And something magical happened. I was thinking so much about the frustrations of working on pieces one and two that I started running some inventive what-ifs through my head. I started on piece three with the determination to avoid the frustrations of piece two.

There are two big problems with the process of quilting parallel lines across the whole width of the quilt.  You generally start by making a scroll, rolling each edge in toward the center and exposing only the narrow part that you will quilt.  First problem: the roll wants to occupy the same space you do, and if you try to heave it into some other space, farther to your left, it resists arrest in different creative ways. Second problem: the roll doesn’t want to stay neatly rolled; it wants to explode and bulge and get in your way, and require you to re-roll it after every couple of rows, especially on the first pass when you’re stitching the layers together for the first time.

note how calmly the roll sits there on its card table extension when you're at the end of the row of stitching!  but at the beginning of the row, when the roll is on the near side of the machine, it's not so easy -- especially if you're sitting in the chair

So after two weeks of nonstop fighting with these frustrations, I had a couple of insights.

First, I realized that rolling the quilt into a scroll was counterproductive.  You can force a roll to bend off toward your left, to get it out of your own space, but when you do so, it often springs back at you.  But if you fold your quilt like flat-fold fabric instead of rolling it, you can easily fold it again to stay wherever you put it.

see how easily a flat-folded bundle can be folded to the left to get out of your space

Second, I realized that I needed to keep the folded sides of the scroll where they belonged so the bundle didn't come open while I sewed or repositioned.  The ends were easy -- you can put a binder clip or clamp over the folded edges -- but the middle needed to be secured too. 

I haven't yet figured out the perfect way to secure the bundle, but a couple of different things I've tried worked pretty well.  Probably the best way to secure the middle of the bundle is by sewing two long, heavy threads (I used button-and-carpet weight) through the quilt, then tying them around the bundle.  I'm ambivalent about how best to secure the ends -- with clamps or by machine-stitching the edges of the folds.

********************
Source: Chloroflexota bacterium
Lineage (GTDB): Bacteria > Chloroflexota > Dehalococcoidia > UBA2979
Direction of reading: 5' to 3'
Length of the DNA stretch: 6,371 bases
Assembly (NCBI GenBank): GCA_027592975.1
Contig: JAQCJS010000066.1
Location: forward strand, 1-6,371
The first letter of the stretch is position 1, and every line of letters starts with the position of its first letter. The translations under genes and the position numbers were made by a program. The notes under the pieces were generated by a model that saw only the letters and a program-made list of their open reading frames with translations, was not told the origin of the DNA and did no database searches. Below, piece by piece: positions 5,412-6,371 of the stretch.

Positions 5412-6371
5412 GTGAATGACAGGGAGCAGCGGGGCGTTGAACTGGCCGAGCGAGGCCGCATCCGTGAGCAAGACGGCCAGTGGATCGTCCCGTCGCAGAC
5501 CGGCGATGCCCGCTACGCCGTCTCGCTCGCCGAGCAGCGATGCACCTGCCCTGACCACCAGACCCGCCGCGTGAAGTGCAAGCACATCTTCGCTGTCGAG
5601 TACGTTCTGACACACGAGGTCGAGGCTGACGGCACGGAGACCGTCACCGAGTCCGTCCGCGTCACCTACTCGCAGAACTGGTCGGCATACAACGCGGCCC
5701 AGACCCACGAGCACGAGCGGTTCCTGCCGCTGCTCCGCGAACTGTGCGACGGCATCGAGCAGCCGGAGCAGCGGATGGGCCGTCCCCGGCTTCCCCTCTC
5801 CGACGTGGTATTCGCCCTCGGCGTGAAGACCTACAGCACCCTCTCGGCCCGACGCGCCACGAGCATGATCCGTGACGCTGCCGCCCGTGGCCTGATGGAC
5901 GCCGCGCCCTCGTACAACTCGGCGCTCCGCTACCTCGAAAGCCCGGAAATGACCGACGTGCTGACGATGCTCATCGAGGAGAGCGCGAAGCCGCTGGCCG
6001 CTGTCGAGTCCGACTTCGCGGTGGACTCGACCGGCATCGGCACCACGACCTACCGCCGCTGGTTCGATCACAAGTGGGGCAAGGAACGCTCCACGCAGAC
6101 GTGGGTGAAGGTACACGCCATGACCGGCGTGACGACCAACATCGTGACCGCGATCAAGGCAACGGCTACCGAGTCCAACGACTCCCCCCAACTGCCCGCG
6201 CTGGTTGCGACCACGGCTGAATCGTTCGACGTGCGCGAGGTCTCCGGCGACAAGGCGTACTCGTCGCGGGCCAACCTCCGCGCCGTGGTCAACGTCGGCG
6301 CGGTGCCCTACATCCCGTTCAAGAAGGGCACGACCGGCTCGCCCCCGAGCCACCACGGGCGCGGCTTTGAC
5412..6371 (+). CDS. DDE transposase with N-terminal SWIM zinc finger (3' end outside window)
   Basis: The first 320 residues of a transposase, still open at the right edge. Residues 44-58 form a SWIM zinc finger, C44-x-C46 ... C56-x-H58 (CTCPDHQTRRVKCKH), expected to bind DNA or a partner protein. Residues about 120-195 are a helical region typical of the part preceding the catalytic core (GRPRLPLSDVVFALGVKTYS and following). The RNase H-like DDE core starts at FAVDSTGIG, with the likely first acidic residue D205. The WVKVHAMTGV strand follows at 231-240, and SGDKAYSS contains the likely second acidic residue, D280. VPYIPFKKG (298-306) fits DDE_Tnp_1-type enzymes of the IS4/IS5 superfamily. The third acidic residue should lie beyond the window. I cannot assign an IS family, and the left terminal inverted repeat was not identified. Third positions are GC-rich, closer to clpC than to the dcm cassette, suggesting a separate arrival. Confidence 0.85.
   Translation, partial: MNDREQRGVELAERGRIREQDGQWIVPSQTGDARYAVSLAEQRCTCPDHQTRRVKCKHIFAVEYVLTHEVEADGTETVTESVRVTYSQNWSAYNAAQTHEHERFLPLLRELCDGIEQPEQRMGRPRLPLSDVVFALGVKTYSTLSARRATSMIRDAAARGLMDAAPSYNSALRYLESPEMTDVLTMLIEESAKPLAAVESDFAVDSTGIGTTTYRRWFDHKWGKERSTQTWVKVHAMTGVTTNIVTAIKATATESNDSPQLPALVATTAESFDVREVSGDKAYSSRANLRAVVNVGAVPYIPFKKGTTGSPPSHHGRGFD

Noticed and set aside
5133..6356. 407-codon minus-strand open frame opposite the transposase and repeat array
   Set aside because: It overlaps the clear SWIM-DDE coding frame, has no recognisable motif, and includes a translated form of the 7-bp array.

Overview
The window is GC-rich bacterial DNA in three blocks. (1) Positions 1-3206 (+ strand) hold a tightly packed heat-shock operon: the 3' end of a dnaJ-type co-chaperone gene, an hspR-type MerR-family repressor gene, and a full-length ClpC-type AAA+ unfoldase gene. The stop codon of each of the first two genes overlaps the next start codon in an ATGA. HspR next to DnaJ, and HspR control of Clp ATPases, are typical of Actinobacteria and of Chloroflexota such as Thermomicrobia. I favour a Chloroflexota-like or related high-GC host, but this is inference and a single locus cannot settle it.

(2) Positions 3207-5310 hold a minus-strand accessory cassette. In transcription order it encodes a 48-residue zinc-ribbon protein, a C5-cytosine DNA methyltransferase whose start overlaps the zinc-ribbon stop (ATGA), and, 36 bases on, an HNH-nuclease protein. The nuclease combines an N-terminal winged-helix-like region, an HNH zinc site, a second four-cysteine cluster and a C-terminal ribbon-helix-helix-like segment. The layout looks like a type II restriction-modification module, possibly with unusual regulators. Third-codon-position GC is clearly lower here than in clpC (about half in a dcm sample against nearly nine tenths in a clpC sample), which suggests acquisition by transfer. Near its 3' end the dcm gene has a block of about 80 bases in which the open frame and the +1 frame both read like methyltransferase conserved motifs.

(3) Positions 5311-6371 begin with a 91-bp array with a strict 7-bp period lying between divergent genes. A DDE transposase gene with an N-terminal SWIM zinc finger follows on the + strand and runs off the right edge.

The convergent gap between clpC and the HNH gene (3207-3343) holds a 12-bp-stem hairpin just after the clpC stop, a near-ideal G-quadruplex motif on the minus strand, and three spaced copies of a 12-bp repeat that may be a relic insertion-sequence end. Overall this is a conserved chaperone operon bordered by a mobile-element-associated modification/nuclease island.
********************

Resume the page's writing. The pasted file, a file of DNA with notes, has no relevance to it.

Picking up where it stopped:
in the middle: sew through the quilt and then tie the bundle with strong thread

clamping the end of the bundle

sewing the end of the bundle -- note long stitches (1/4 inch or longer -- the thread will not pull out because it's secured on each end with normal length stitches on a sew-off square

Clamps -- pro: it's quick and secure.  Con: clamps make the bundle heavier to move back and forth, and you can bop yourself in the face with a hunk of metal if the bundle is in transit or flopping down from your shoulder (ask me how I know that’s a problem).

Sewing -- pro: it's secure and doesn't add weight to the quilt.  Con: it takes a couple of minutes to sew the ends, especially when the bundle is fat and you need to be careful getting all layers under the needle; it also takes a minute or so to rip the seams when you need to unscroll and reposition.

Using a combination of these approaches, I quilted the third piece in about half the time it took for the second. 

The bundle is so firm, almost rigid, that I can often “drive” by holding the bundle rather than placing my hand(s) flat on the quilt, thus much easier on the wrists. But it’s easy to fold the bundle 90 degrees off to the left so it’s supported by my table and out of my way at the start of a long stitching run. I found myself sewing pedal to the metal, faster than I think I’ve ever quilted in my life. (So fast, indeed, that I can’t hear when the bobbin runs out of thread.)

I'm now on piece four, adapting my system to a quilt in which the walking-foot “grid” is on the diagonal.  That is making for more awkward bundles, because the ends don't fold into neat edges; instead, there's a point sticking out at the end of the roll and it's a little harder to figure out how to sew or clamp it.  But with the bundle tied in the middle, it's so secure that I am even able to sew halfway across the width of the quilt, then turn the entire bundle and sew back in the opposite direction to make V-shaped rows of stitching.  When I do this, it takes a little muscle to coax the bulk of the quilt under the harp, but nothing comes apart.  If you've ever tried to make a big quilt change position under the needle, you know what a coup this is.

I'm feeling quite pleased with my system.  It proves that when you run into difficulties, sometimes the best thing you can do is immediately embark upon another of the same project.


June 13 -- rest stop

June 14 -- Flag Day

June 15 -- chests

 June 16 -- sky view

June 17 -- possum tail

June 18 -- soccer camp

Wednesday, June 16, 2010

Sinking thread ends